Hello Pali friends,
Here are some excerpts from the book:
Mindfulness in Early Buddhism: New Approaches through Psychology and Textual Analysis of Pali, Chinese and Sanskrit Sourceshttp://books.google.com/books?id=ZEk2rp ... frontcover
Likewise, “paying attention to (manasikaroto) the agreeable sign (nimitta)” in the first six verses in sutta 95 of the Salayatana Samyutta is probably meant to criticize sanna operating in an unwholesome way when one perceives through the six senses. In contrast, the last six verses recommend being mindful with regard to incoming sensory data. This is parallel to some verses in the Vangisathera Samyutta: “Your mind is on fire due to the perversion of sanna. You should avoid the beautiful sign (subham nimittam) which is provocative of lust…You should have kayagata sati …”Skilling (1997: 480) points out that samjna (sanna in Pali) is connected with nimitta in most definitions. Here subham nimittam is related to the perversion of sanna, and kayagata sati is apparently prescribed as a remedy for the perversion of sanna.http://dharmadana.wordpress.com/2009/03/23/ch-1/
How does sati relate to the restraint of the senses? The answer lies in its function of steering sanna in the cognitive process. Our daily activities involve contact between the six senses and their corresponding objects. To put it in a figurative way, sati as the gatekeeper prevents unwholesome cognition of objects and any ensuing troubles from entering the individual through the sense-doors, and only admits proper cognition of the objects. Such unwholesome cognition of objects is implied in the formula on the restraint of the senses quoted above: “grasping at its signs and details” (nimittaggahi hoti anubyanjanaggahi), which is the function of sanna, and sati can rectify the unwholesome functioning of sanna. As discussed in Chapter 1, in the Vangisathera Samyutta, the beautiful sign (subham nimittam) is related to perversion of sanna, and kayagata sati is apparently prescribed here as a remedy for the perversion of sanna. This function of sati is to avoid forming any sanna that may lead to evil unwholesome states of covetousness and dejection. This is how the senses are restrained.http://dharmadana.wordpress.com/2009/03/23/ch-2/
2.2.1 Sati and nimitta of the jhanas
As mentioned above, the four satipatthanas are called “the nimittas of concentration (samadhi)” in the Culavedalla Sutta. In the Sangiti Sutta (DN III 226), samadhi-nimitta is illustrated by a list of terms: atthika-sanna (contemplation38 of a skeleton), pulavaka-sanna (contemplation of a worm[-infested corpse]), vinClaka-sanna (contemplation of a livid [corpse]), vicchiddaka-sanna (contemplation of [a corpse] full of holes), and uddhumataka-sanna (contemplation of a bloated [corpse]). Contemplation of a corpse in different stages of decomposition is included in the Satipatthana Sutta, a text devoted to mindfulness. Even some of the above terms, namely atthika, vinClaka and uddhumataka, occur in this text. As discussed in Chapter 2, such contemplation belongs to a function of mindfulness, that is, deliberately forming conceptions (sanna). Therefore the foregoing sannas refer to the practice of sati, and thus this passage in the SangCti Sutta implies that mindfulness is the nimitta of concentration.
Here nimitta can be interpreted as “sign” or “object” since the object of mindfulness is also the object of concentration. Alternatively, it can be interpreted as “cause.” As the commentary glosses, through these sannas one can achieve samadhi.39 This means that these contemplations serve as the causes or basis of concentration. A verse in the Visuddhimagga says that the ten asubhas, which refer to contemplations on a corpse in different stages of decomposition, are called “causes of this and that jhana” by the Buddha.40 It should be noted that the Visuddhimagga holds that this practice can only lead to the attainment of the first jhana, not the second and the rest.41 This idea might be based on the Abhidhamma as the Dhammasangani (§§ 263-264) only mentions the first jhana in its exposition of asubhajhana, which refers to the ten asubhas.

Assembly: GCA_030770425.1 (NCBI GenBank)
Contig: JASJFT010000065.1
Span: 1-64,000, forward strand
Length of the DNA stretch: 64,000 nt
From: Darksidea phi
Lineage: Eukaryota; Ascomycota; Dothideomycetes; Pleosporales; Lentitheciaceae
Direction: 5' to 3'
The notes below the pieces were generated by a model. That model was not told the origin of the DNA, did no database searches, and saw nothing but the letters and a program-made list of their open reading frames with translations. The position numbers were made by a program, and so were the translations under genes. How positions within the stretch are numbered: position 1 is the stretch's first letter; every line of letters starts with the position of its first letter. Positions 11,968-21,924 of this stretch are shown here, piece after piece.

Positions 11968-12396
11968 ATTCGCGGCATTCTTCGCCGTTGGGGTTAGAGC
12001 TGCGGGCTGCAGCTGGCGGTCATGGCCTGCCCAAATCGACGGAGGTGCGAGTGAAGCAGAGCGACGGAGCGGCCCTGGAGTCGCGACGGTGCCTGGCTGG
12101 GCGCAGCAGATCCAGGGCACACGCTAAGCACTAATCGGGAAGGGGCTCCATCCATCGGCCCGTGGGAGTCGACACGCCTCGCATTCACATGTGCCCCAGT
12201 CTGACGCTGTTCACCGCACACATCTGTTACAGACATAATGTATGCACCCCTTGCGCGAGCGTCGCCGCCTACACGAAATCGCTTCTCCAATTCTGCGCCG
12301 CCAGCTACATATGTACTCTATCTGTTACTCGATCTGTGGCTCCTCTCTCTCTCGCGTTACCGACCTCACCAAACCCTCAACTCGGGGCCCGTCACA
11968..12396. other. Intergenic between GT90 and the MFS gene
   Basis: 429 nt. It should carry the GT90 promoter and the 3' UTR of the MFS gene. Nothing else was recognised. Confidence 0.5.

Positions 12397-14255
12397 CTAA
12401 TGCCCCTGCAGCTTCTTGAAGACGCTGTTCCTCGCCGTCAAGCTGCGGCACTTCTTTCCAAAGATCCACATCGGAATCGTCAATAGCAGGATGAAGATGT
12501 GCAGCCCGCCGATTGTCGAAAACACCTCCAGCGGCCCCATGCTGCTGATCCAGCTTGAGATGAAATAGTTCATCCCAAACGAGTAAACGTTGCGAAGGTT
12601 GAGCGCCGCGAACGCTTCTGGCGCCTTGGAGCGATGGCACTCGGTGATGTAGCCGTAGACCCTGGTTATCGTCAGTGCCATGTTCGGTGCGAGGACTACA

Sutta 8 of the Satipatthana Samyutta states that while a foolish monk is contemplating the body as a body (feelings, mind, dhammas), his mind does not become concentrated, his defilements (upakkilesa) are not abandoned, he does not grasp that sign (nimitta), and thus he gains neither pleasant dwellings in this very life nor mindfulness and full awareness because he does not grasp the sign of his own mind. A wise monk is the opposite and gains pleasant dwellings in this very life and mindfulness and full awareness because he grasps the sign of his own mind.42 Since “pleasant dwellings in this very life” refer to the four jhanas,43 the foregoing implies that the practice of the four satipatthanas may lead to the attainment of the jhanas. Thus “mindfulness and full awareness” here must also refer to the mindful state present in the jhanas rather than mindfulness and full awareness as a preliminary to the jhanas. The key to the attainment of the jhanas is to grasp the sign of one’s own mind. What does “grasping the sign of one’s own mind” mean? This seems to be puzzling, and the sutta itself gives no explanation. An account in the Upakkilesa Sutta of the Majjhima Nikaya may shed some light on this problem.
In this text the Buddha asks Anuruddha whether he and his fellow monks have attained a comfortable dwelling which is a distinction in knowledge and vision worthy of the noble ones and beyond human states. In the Culagosinga Sutta of the Majjhima Nikaya, also in the context of a dialogue between the Buddha and Anuruddha, the term “comfortable dwelling which is a distinction in knowledge and vision worthy of the noble ones and beyond human states” (uttarim manussadhamma alamariyananadassanaviseso phasuviharo) refers to any of the nine meditative attainments from the first jhana to the cessation of apperception and feeling.44 In the Upakkilesa Sutta, however, the comfortable dwelling characterized by conceiving the radiance and the vision of forms (rupa) can only apply to the four jhanas since the meditative attainments higher than the jhanas surmount conceptions of forms (rupasanna) according to the Nikayas.
In reply to the Buddha’s foregoing question, Anuruddha says, “We conceive (sanjanama) radiance and a vision of forms. But soon afterwards the radiance and the vision of forms disappear, and we do not master that nimitta.”45 The word nimitta can mean either cause or sign. Choosing the former meaning, Ven. Nanamoli and Ven. Bodhi (1995: 1012) translate: “Soon afterwards the light and the vision of forms disappear, but we have not discovered the cause for that (tan ca nimittam na pativijjhama).” However, the Chinese translation of this text in the Madhyama Fgama renders nimitta as “sign.” No words equivalent to tan ca nimittam na pativijjhama are found in the Chinese counterpart, but a similar expression is attributed to the Buddha: “You (plural) do not master this sign.”46 Moreover, in the later part of this text recur these two terms: rupa-nimitta (”the sign of forms”) and obhasa-nimitta (”the sign of radiance”).47 Accordingly, nimitta here must mean the “sign,” which refers to the radiance and the vision of forms as objects of concentration.